I think you really let your political leanings get in the way of your opinion of AB. He made a joke about same sex marriage, and in your words he’s a homophobe. He said nothing that was anti-gay. He used the word “negro”, and you make him out to be a racist. Are you really that sensitive that just the mention of gay marriage or non-white people makes the speaker a hater or a racist?

    I agree that his attempts at humor were ill-conceived – regardless of the geography. Since his show ended, AB has been on a non-stop tour of the country, and perhaps he, or one of his advisers, thought it was a good idea to spice things up a bit. If so, I think he learned his lesson.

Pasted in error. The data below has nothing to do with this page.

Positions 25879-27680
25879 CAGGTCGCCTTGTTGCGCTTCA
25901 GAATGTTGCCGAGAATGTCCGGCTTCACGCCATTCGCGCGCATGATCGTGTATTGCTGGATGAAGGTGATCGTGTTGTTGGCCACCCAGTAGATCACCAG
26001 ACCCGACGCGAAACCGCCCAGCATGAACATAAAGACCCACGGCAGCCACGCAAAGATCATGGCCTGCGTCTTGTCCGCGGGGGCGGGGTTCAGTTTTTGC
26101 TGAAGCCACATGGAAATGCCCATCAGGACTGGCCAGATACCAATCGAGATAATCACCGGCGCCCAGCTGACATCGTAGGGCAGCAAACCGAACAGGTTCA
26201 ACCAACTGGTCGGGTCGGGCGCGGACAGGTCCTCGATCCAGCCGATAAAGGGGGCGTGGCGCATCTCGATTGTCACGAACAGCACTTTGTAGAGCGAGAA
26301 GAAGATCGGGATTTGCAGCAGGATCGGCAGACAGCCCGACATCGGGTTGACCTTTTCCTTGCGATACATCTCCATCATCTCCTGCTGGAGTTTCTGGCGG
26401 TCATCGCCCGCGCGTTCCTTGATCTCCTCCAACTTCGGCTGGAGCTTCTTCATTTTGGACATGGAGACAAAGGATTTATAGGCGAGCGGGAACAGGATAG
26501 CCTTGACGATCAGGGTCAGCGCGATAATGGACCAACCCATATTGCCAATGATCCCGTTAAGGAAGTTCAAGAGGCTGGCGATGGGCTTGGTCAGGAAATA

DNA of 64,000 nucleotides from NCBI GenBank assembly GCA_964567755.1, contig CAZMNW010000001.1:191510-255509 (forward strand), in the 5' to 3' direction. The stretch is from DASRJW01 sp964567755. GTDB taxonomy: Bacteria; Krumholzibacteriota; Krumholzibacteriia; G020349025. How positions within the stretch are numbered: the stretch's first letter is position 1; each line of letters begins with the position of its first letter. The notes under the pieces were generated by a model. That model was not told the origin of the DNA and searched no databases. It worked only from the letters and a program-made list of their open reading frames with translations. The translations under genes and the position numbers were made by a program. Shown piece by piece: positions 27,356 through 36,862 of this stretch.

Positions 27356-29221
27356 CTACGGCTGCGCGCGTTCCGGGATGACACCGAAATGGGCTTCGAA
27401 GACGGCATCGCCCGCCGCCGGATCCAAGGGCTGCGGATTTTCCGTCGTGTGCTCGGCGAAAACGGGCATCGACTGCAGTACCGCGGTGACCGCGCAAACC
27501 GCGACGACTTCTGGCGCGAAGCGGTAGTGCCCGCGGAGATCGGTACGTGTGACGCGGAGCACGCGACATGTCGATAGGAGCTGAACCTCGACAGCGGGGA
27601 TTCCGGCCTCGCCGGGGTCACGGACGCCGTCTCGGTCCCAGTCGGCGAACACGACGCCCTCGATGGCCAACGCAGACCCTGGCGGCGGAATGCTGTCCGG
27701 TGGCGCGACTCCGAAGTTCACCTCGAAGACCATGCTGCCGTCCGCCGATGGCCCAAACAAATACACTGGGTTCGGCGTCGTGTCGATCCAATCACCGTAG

I saw him two months later (Nov, 2011) in Panama City, Florida. He did about an hour-long show of cooking demonstrations laced with humor and not a single off-color joke was heard. Afterwards, he very graciously signed books and posed for pictures for what was probably around two hours. I waited for about 45 minutes, and there were a lot of people in line behind me.

    I learned a long time ago – when I was about your age – not to be too quick to judge and always give people the benefit of the doubt. Is AB a bigot and a jerk? Perhaps. But I need more evidence than one poor performance in Iowa.



    1. Uh, he was pretty clearly making fun of gay people. Overtly so. Did you even read what he said?

      As far as saying negro, why would he do that? The “joke” “works” just as well with “black person”, so why the thinly veiled “I-want-to-say-n****r-but-I-can’t” word?